Why Now is the Time to Visit Nepal

Experts estimate that tourism numbers were down 65 percent across Nepal after the 2015 earthquake. Here's why you should go.

Late last year, I traveled to Nepal to report on whether the country was ready to welcome travelers after a series of major earthquakes rattled it to its core in the spring of 2015.

I came home wondering how you could not go. If ever there were a time to visit Nepal, it’s now.

My stomach is a knot of nervous anticipation as I check my packing list, preparing to join a group of international journalists and tour operators on a 10-day survey of the South Asian nation. How bad would the tourism infrastructure be?

In the days and months following the earthquakes, the media had portrayed a country in ruin. But was Nepal unsafe now, nine months after the ground had stopped shaking?

Getting there is no easy task. In Dallas, I have to sprint to make my connection, skidding into my seat a sweaty mess. Fifteen hours later, I touch down in Qatar, with eight hours to kill in an airport hotel. By the time I land in Kathmandu, after a full 35 hours in transit, I’m not sure what day it is, or if it’s time to drink morning coffee or go to bed.

Suitcases trickle onto the conveyor belt like water dripping from a faucet. When the creaky carousel slows to a halt two hours later, leaving me empty handed, I shuffle over to the grievance desk. As I gape at the chaotic piles of misplaced luggage crowding the floor, the baggage representative offers me a handwritten triplicate claim form. “It’s not even in a computer system,” I think, my chest tightening.

I email my husband in a panic, begging for help. “I don’t have time to call the airline,” I type desperately. After all my careful preparation, I have nothing. No water purifier. No clothes. No DENTAL FLOSS. I choke back tears and then immediately scold myself. “You’re a seasoned traveler. This is NO BIG DEAL.”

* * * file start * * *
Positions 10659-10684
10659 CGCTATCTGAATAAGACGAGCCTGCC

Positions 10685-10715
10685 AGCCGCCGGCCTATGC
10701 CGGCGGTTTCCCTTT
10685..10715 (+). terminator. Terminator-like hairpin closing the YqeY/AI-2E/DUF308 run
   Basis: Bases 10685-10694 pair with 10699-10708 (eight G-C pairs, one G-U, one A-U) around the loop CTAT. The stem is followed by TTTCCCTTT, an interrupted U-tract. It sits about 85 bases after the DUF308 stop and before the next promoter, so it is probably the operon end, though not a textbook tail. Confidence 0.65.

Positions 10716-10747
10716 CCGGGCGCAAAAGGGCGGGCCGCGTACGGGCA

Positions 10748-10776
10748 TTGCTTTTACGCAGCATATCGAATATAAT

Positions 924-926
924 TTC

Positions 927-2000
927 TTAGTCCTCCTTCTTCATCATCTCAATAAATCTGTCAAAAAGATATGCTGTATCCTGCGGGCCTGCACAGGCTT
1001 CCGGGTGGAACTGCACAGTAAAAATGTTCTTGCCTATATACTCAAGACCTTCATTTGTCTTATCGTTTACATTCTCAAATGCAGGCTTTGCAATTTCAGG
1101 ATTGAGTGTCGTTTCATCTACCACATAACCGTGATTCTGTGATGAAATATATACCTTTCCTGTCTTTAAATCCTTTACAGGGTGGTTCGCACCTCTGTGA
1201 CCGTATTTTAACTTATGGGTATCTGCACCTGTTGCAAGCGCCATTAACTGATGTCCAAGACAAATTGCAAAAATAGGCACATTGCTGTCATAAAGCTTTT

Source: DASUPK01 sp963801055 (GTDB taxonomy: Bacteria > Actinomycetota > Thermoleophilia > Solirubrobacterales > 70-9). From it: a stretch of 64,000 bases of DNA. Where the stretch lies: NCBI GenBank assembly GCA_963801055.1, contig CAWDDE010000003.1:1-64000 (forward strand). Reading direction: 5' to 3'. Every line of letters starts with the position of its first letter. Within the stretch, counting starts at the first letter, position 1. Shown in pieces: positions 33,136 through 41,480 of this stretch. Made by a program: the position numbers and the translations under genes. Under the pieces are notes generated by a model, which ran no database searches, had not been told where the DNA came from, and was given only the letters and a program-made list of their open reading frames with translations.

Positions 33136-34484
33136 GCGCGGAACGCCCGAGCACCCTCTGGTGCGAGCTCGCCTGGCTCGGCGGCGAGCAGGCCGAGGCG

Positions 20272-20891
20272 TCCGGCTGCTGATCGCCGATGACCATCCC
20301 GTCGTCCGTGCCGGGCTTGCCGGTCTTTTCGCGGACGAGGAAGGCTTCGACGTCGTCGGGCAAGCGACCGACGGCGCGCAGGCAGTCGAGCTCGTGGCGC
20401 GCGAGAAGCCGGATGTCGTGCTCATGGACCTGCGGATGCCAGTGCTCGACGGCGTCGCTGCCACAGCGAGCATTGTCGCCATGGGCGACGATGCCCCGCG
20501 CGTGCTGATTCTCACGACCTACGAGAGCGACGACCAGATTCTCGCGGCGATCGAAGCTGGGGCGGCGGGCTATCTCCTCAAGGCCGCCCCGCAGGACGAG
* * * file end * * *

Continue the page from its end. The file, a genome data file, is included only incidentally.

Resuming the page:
The next day, I scurry around Kathmandu’s Thamel neighborhood, outfitting myself for the days ahead in 45 frantic minutes between activities. I feel awkward in ill-fitting off-brand trekking pants and a bright blue tourist T-shirt that screams ANNAPURNA BASE CAMP. I’ve never been to Annapurna Base Camp; I’m not even sure where it is. I long for my slim Prana travel pants and wool Icebreaker tee.

Then I pass a dusty tent village in the Nepali capital, where earthquake refugees live with only the clothes on their backs. They are all smiling. I shrink down in shame. How could I be feeling sorry for myself?

The next morning, our group visits Kathmandu’s Kopan Monastery. A Buddhist monk in flowing robes leads us into the temple and speaks with uplifting potency about the secrets to contentment: love, compassion, acceptance. Stop looking for the next thing and be happy with the here and now, he says.

My heart swells with gratitude.

We continue on to Boudhanath, the holiest Tibetan Buddhist temple outside Tibet, whose prominent golden stupa had cracked during the earthquake and is being rebuilt. Climbing worn stone stairs to a rooftop deck overlooking the temple, we pass a clutch of chanting Buddhists, who seem unfazed by the damage. Life goes on. Devotion persists. Stupas are still sacred, even if they are imperfect.